China’s First Export J-10 Multi-Role Fighters For Pakistan Emerge (Updated)
The long-anticipated Pakistani order for the J-10 is widely seen as a counter to India’s new Dassault Rafale fighters.
After years of speculation and countless online rumors, the first Chinese-made J-10 multi-role fighter jets for the Pakistan Air Force (PAF) have appeared in China. Once delivered to the PAF, the single-engine J-10 medium-weight fighter will help modernize that service and further deepen the military relationship between Pakistan and China. Furthermore, it’s a major milestone as the first export sale of the J-10.
Unofficial photos of at least one J-10 in the markings of the PAF began to circulate on social media today. The images were apparently taken at an undisclosed airbase in China, presumed to be the factory facility of the Chengdu Aircraft Corporation, or CAC, in Chengdu, Sichuan province. Photos show a jet with typical two-tone PAF camouflage on the ground at the facility, plus an aircraft, which may be the same one, undergoing a test flight. Supposed close-ups additionally show the serial numbers 22-102 and 22-106, indicating at least two aircraft are under test.
A rear view of the aircraft seems to confirm that it’s powered by a Chinese-made WS-10B Taihang engine, rather than a Russian AL-31F as used in the J-10A and J-10B versions of the jet. That would imply that Pakistan is buying the latest J-10C version, or more likely an export derivative, which would, in turn, expedite the sale since it would not require approval from Moscow for the transfer of engines and related parts. Previous reports have suggested this export-configured aircraft might be designated J-10CE, a name used by the manufacturer, or perhaps even FC-20.
While Pakistan has long been earmarked as a likely customer for the J-10, the closest thing to an official announcement came only last December 29. During an address to the media, Pakistani Interior Minister Sheikh Rasheed Ahmed stated that the PAF was due to induct what he described as “JS-10” fighters and that these jets would participate in a flypast during the Republic Day parade that takes place on March 23.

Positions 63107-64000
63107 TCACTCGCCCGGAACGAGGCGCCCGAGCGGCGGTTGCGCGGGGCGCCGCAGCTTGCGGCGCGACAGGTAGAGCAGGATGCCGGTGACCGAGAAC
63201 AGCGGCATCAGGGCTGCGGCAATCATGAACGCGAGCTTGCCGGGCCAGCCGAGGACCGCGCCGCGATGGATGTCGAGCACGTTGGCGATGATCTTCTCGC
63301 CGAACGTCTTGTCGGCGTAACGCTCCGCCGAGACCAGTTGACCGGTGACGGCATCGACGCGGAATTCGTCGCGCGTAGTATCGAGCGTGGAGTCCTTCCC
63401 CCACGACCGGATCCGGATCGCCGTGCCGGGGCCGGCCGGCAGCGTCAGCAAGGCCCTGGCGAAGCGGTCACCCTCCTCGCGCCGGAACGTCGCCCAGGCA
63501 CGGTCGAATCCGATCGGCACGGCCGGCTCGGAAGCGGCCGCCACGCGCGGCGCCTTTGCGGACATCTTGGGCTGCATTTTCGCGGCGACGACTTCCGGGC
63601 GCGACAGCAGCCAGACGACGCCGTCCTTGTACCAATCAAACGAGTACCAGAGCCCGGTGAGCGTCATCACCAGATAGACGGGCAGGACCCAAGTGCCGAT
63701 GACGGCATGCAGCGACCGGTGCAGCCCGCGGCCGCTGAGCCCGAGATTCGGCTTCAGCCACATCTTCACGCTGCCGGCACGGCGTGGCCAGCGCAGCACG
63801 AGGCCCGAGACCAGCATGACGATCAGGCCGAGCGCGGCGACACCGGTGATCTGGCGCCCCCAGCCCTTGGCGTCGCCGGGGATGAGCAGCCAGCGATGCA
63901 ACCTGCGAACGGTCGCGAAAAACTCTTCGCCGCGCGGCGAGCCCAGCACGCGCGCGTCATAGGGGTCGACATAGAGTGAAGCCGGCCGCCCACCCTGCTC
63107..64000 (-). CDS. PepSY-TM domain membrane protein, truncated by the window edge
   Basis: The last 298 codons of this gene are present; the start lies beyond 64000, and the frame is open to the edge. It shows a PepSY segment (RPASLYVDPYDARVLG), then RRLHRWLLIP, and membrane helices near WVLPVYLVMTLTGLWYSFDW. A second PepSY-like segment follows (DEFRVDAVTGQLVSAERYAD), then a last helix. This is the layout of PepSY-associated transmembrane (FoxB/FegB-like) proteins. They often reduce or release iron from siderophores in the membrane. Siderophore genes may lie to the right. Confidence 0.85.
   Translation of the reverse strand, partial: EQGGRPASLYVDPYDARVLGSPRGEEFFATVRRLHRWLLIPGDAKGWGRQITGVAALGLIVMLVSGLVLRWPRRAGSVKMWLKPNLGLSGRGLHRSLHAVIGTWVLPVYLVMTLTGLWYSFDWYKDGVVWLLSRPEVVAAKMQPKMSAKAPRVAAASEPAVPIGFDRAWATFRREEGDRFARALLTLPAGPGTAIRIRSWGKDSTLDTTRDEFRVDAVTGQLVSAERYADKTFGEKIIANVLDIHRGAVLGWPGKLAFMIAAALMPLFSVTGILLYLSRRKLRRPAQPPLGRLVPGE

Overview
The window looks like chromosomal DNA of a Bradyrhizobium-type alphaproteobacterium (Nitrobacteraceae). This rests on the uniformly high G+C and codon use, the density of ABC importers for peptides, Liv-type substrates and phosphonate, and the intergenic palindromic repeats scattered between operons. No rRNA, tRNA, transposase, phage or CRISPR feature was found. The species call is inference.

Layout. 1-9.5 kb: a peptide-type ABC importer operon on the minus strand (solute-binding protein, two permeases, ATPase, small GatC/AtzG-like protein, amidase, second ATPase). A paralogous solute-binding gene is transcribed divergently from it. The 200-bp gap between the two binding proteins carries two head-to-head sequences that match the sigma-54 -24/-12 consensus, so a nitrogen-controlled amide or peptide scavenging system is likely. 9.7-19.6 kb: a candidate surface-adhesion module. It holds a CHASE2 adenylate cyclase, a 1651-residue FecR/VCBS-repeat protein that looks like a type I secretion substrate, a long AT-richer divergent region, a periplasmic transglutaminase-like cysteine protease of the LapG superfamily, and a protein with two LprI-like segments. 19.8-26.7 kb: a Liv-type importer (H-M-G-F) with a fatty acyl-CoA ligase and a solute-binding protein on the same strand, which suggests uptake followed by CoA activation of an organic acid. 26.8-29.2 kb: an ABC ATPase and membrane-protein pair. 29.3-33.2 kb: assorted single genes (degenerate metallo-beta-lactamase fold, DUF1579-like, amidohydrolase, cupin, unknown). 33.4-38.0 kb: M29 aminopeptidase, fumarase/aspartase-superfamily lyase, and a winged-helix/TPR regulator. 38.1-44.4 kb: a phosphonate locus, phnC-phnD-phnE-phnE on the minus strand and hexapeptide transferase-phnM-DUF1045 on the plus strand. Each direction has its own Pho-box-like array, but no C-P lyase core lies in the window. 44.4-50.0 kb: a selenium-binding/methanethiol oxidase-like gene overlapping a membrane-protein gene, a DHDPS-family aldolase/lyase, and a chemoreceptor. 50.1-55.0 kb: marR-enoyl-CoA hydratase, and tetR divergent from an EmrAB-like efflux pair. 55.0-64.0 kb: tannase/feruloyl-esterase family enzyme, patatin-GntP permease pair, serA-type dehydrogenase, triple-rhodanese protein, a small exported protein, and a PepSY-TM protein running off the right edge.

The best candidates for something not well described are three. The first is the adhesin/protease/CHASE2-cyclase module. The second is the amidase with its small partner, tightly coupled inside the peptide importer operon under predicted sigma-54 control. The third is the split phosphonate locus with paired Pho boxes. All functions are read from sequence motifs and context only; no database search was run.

Sheikh Rasheed Ahmed also mentioned 25 of the jets would take part, which seems highly unlikely given the timescale. This number might be the scope of the initial order, although other reports put that at 36.
Beginning early last year, unofficial photos of the Chengdu factory airfield showed multiple rows of J-10s awaiting delivery, leading to some speculation that these might be intended for Pakistan. It’s also possible that the jets were intended for China but were still awaiting their WS-10B engines, which required a long period of testing before being declared suitable for operational service. Long-term Chinese aerospace observer Andreas Rupprecht told The War Zone he expects the PAF aircraft belong to a separate, new batch.
So far, however, there has been no further announcement on the Pakistani order from officials in this country or in China. On the other hand, it’s far from unusual for new Chinese military aerospace developments to become known first through the efforts of photographers taking unofficial imagery of aircraft at factory airfields, which is gradually leaked in the public domain. Indeed, the closely cropped photos showing the PAF serial numbers 22-102 and 22-106 must be parts of larger and more detailed images that are yet to be revealed.
Despite the almost total lack of official confirmation of Pakistan’s J-10 order, it seems clear that the country’s interest in the fighter dates back many years. China and Pakistan collaborated on the JF-17 Thunder fighter which has been produced by the Pakistan Aeronautical Complex with assistance from CAC in successively more capable iterations, up to the latest Block III version that features a new active electronically scanned array (AESA) radar, a helmet-mounted display, as well as the beyond-visual-range (BVR) missile capability also found in earlier versions.
While production and deliveries of the JF-17 continue, Pakistani pilots have also gained exposure to the J-10 in the course of several joint Sino-Pakistani exercises, the Shaheen series.
Compared to the JF-17, however, the J-10C is considerably more advanced in terms of aerodynamics and avionics and is a significantly bigger jet with a larger payload. It is also more capable across almost the entire performance envelope.
Notable features of the J-10C in Chinese service include an infrared search and track and laser rangefinder dome in front of the cockpit and a glass cockpit with a wide-angle holographic head-up display. The characteristic fixed diverterless supersonic intake introduced on the J-10B is retained, while the radome accommodates a new AESA radar. The radar is used in conjunction with the same active-radar-guided PL-15 air-to-air missiles as already acquired for the PAF’s latest JF-17 Block III jets. These potent missiles feature a dual-pulse motor that gives them an impressive range, prompting the U.S., among others, to start the development of new air-to-air weapons designed to outrange them.